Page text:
PwC advises reinsurers to ‘dare to be different’
Too many reinsurers are doing the same thing and those that can differentiating themselves most effectively can put themselves at a competitive advantage.
That is the strong message to come out of a publication from PricewaterhouseCoopers, entitled “Daring to be Different”, which was released at the Rendez-Vous reinsurance event in Monte Carlo.
One of the contributors, PwC Bermuda partner Arthur Wightman, said it was also important that reinsurers should communicate clearly to investors the nature of their business to differentiate themselves from the rest of the financial services sector, as well as other reinsurers.
Successful differentiation translates into stronger share prices in relation to book value, PwC has found, a significant finding at a time when most of the industry is trading at a significant discount to their book value.
It’s time for reinsurers to thoroughly reconsider their future strategies, Mr Wightman suggests.
“The main drivers of value, such as distinctiveness, specialism, effectiveness and orientation with stakeholder interests have been discussed,” Mr Wightman wrote in the PwC paper.
“Instead, strategies have been built on diversification as an excuse to be everything to everybody and the result is a commoditised and opaque industry.”
With the risk environment going through a process of dramatic change, reinsurers will see their client base change significantly in the coming years, as the strongest economic growth comes from emerging markets.
“Those companies which do not have a response for the future, which have not translated the emerging challenges and opportunities into a value accretive strategy or those who fail to communicate the underlying value drivers effectively to the markets, will lose their capital access and effectively be marginalised,” Mr Wightman added.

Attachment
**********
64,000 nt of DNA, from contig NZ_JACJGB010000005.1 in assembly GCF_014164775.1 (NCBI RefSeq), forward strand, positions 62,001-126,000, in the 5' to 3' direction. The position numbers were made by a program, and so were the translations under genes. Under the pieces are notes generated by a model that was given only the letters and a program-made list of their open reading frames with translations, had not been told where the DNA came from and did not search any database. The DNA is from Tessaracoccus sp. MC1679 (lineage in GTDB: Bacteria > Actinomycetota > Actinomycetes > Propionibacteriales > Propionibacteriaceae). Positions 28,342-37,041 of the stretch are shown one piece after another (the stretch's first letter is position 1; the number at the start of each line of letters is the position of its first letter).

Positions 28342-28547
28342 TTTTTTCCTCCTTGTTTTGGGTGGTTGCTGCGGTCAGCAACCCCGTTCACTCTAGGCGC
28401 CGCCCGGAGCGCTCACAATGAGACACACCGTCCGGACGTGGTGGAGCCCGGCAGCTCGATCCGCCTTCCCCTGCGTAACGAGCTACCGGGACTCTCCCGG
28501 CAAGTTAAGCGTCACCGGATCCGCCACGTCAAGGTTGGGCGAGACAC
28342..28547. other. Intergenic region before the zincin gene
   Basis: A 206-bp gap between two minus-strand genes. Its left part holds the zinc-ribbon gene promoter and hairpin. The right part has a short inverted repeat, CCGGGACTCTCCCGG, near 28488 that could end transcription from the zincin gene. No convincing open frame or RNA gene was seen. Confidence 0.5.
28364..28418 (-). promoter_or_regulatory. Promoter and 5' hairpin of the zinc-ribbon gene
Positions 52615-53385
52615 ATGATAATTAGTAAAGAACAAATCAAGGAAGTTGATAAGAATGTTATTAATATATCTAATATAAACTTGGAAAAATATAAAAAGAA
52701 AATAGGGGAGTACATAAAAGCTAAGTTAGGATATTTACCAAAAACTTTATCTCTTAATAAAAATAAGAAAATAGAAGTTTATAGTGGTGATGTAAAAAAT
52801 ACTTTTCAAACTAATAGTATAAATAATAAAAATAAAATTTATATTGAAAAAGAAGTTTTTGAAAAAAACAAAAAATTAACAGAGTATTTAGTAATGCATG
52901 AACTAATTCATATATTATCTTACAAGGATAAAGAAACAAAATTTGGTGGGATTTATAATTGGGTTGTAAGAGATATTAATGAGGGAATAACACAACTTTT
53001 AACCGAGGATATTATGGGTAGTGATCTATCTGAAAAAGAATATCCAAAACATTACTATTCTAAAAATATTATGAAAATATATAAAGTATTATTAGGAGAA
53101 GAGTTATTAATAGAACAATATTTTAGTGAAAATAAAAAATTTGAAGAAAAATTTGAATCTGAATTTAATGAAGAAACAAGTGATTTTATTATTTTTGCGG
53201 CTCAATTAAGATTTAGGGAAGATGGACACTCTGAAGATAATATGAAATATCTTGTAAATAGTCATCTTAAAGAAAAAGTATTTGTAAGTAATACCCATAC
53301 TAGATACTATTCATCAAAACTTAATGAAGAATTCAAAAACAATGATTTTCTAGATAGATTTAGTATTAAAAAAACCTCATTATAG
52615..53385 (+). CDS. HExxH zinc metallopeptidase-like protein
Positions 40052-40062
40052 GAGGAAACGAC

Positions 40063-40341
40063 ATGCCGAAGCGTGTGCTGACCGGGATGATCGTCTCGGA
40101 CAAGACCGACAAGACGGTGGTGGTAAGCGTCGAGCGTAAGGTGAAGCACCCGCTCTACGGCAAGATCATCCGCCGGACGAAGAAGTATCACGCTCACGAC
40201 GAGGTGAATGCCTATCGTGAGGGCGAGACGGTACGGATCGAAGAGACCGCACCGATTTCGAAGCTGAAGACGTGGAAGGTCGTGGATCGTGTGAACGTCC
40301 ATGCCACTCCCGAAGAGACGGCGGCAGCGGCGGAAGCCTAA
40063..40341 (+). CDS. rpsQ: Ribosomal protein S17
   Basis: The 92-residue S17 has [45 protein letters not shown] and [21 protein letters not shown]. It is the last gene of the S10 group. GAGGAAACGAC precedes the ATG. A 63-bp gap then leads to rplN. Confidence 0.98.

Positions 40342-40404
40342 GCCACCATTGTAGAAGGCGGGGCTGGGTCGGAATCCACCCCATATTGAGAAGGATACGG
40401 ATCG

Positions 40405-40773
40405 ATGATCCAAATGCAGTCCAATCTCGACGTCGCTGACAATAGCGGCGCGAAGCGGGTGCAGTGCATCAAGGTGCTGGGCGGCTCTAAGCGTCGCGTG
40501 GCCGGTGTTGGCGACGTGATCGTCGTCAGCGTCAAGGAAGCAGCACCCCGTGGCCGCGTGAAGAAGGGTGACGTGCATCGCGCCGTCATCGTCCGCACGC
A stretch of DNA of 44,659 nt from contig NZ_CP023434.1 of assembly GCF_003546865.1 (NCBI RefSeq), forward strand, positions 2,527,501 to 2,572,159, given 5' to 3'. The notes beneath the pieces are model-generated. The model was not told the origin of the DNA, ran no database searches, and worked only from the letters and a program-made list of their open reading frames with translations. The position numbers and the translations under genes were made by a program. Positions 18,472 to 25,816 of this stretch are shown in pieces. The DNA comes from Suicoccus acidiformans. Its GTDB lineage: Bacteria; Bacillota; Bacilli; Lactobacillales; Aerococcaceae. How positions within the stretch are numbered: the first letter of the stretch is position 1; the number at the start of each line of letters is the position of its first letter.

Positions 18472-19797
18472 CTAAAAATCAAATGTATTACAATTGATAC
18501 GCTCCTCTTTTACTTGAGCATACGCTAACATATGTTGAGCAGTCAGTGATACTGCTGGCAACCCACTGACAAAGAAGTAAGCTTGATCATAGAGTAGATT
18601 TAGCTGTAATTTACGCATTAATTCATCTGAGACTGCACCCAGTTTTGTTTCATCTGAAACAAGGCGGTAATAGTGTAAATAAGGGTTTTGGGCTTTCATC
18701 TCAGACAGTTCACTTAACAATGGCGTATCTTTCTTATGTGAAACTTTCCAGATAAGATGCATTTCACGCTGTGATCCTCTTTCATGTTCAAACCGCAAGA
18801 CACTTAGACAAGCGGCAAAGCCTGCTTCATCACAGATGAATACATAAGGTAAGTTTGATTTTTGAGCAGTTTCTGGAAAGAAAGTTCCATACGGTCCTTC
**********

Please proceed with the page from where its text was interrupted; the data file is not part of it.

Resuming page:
Reinsurers need to focus more on long-term challenges than “managing the cycle”.
“Ask yourself the question ‘why do investors own our stock?’ and decide who and what you want to be,” Mr Wightman said. “Diversification can no longer be used as a default position that supplies a rationale for a company’s existence.”
Most reinsurers were in “a zone of competitive disadvantage” made up of undifferentiated companies, he said. “The reinsurers that will emerge with renewed with renewed investor interest will be those that move away from the undifferentiated centre by developing further and utilising their superior risk insight, operational infrastructure, client relationships and understanding of investor risk appetite to promote their future growth prospects.”
An PwC analysis of 33 unnamed wholesale insurers put just three in the zone of competitive advantage, eight in the zone of undifferentiated competition and the remaining two-thirds in the zone of competitive disadvantage.
In an interview, Mr Wightman said the Bermuda market had shown an ability to change itself and that its reinsurers would need at the forefront of continuing strategy evolution.
Sidecars, which originated in Bermuda, and catastrophe bonds were good examples of how the industry could present a relatively easily understandable, non-correlated and short-term investment option for the capital markets, he said.
The full paper is available from http://www.pwc.com/gx/en/insurance/daring-to-be-different. jhtml